The Book: Walt Disney: The Triumph of the American Imagination, by Neal Gabler (Alfred A. Knopf, 2006).
Why You Should Care: A testament to what one man with a singular vision can create over the course of a lifetime.
Following two consecutive posts from my recent journey in the wilds of fiction, I return today to my comfort zone—non-fiction—and particularly to the wonderful world of biography. In doing so, I risk stepping on the toes of my fellow entreVIEW editor, Dan Tenenbaum. In addition to being a first-class counselor and advisor to entrepreneurs, Dan happens to have a thing about Walt Disney. Want proof? Check out his profile or his wardrobe, for that matter. It is a rare day that Dan is not sporting an item of clothing featuring one Disney character or another. This is a sartorial mannerism I personally much prefer to the overdone bow-tied lawyer affectation.
But, as Dan knows, he is not alone in his enthusiasm for all things Disney. I myself almost named Disney in my profile as the one person, living or dead, with whom I would like to dine, but at the last minute went with Winston Churchill or Franklin Roosevelt. (I must have been feeling especially embattled on that day.) At any given moment, it would be easy to change my mind to Disney instead. There’s just something about the world he created that is supremely reassuring and comfortable, and not just for children. My wife and I had one of our best vacations ever when we went to Disneyworld before the kids had arrived on the scene.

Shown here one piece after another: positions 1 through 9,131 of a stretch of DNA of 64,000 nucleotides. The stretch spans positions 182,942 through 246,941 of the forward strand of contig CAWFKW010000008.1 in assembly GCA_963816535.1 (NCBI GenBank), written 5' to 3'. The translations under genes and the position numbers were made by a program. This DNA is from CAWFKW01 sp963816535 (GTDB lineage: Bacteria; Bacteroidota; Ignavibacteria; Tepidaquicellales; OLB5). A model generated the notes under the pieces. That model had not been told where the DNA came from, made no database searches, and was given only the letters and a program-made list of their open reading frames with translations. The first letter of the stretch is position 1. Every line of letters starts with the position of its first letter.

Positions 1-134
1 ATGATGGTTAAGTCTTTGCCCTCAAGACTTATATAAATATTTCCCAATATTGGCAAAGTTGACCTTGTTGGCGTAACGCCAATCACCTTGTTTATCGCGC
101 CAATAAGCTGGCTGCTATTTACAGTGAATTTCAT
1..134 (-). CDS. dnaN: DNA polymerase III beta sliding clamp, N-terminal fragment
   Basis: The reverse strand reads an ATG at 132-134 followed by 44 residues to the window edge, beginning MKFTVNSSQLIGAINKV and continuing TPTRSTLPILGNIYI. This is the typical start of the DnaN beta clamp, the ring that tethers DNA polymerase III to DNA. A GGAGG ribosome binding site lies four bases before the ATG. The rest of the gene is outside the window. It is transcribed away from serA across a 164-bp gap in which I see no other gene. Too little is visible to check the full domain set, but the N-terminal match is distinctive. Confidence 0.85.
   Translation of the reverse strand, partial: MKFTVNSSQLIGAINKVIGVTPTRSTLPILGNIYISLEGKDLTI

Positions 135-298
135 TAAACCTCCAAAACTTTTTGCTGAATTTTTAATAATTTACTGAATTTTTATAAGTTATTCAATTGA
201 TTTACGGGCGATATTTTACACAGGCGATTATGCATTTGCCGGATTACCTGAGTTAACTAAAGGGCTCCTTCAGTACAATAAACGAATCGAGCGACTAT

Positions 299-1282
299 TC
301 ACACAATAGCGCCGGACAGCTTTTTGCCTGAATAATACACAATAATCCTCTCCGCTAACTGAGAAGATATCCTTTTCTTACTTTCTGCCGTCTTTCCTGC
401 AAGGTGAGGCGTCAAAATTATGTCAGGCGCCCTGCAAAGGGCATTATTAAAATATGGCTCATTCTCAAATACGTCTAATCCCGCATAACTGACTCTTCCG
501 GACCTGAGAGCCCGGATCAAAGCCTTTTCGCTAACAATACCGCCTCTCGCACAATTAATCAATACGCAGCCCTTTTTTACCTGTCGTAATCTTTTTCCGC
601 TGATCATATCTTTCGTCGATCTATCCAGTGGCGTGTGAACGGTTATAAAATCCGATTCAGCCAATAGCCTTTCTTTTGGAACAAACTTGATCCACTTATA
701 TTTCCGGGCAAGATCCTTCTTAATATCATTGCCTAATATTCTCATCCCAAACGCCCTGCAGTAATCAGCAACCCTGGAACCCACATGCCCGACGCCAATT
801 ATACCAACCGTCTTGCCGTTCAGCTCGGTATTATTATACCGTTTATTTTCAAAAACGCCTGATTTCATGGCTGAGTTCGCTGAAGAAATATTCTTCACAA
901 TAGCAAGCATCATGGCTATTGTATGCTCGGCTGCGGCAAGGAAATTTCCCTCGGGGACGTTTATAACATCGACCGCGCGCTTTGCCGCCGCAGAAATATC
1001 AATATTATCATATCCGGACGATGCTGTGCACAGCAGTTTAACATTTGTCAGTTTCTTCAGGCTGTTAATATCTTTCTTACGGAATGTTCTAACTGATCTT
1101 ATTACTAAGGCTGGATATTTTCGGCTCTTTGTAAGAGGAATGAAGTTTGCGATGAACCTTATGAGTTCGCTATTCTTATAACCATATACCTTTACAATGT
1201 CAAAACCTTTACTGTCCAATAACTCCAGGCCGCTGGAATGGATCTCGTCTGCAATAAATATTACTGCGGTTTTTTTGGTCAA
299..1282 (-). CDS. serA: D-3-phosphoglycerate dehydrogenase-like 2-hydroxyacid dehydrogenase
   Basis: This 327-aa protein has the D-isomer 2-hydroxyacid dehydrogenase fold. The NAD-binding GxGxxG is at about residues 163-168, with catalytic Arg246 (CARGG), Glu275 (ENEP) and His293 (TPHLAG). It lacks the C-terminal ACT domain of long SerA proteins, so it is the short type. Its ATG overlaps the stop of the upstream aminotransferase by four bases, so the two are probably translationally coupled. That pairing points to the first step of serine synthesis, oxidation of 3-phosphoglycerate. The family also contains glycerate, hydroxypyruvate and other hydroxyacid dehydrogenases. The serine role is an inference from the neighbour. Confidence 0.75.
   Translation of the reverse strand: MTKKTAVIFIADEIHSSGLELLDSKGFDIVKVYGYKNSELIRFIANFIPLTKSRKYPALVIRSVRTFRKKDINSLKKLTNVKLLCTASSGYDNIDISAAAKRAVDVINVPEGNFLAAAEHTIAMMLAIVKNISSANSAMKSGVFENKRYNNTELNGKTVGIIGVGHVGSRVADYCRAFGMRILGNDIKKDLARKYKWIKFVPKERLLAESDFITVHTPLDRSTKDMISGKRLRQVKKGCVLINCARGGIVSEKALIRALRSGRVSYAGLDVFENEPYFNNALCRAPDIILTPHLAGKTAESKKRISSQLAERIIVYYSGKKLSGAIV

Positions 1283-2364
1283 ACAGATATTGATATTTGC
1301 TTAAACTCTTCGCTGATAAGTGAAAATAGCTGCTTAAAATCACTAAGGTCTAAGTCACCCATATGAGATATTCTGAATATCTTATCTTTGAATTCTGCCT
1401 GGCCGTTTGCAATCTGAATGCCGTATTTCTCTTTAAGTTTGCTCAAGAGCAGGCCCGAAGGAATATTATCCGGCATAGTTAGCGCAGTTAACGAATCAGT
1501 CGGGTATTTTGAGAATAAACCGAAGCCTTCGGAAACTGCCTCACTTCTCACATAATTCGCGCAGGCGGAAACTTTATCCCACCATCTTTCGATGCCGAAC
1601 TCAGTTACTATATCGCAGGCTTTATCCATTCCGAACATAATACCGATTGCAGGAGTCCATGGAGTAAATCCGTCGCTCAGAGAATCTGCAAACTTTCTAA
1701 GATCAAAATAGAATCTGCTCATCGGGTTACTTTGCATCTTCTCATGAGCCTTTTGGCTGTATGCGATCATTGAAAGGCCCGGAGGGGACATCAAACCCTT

It turns out—no big revelation here—that Dan and I aren’t the only people who feel this way. Enter Neal Gabler, whose 2006 biography, Walt Disney: The Triumph of the American Imagination, is a definitive tour de force of all things Disney and why we love them so much. And not just us: Gabler quotes the New York Times, in eulogizing Disney following his death in 1966, as describing him as “probably the only man to have been praised by both the American Legion and the Soviet Union.”
But it was America and the American consciousness that Disney reshaped. His list of accomplishments is long: he essentially invented animation, he “reconceptualized the amusement park as a full imaginative experience,” and he created the first modern multimedia corporation. He was an entrepreneur, but Gabler tells us he was “a reluctant one.” He had a vision for creating a “perfect world that conforms to our wishes,” where “the fabricated [is] preferred over the authentic and the real world purged of its threats.” This, from the man who was, “along with Norman Rockwell, the leading avatar of small-town, flag-waving America.” These visions drove his achievements, not economic reward—although economic reward surely followed in spades.
This is a wonderful story—though, at some 630 pages, not so short—about a man whose life epitomizes the axiom, Do what you love and the money will follow.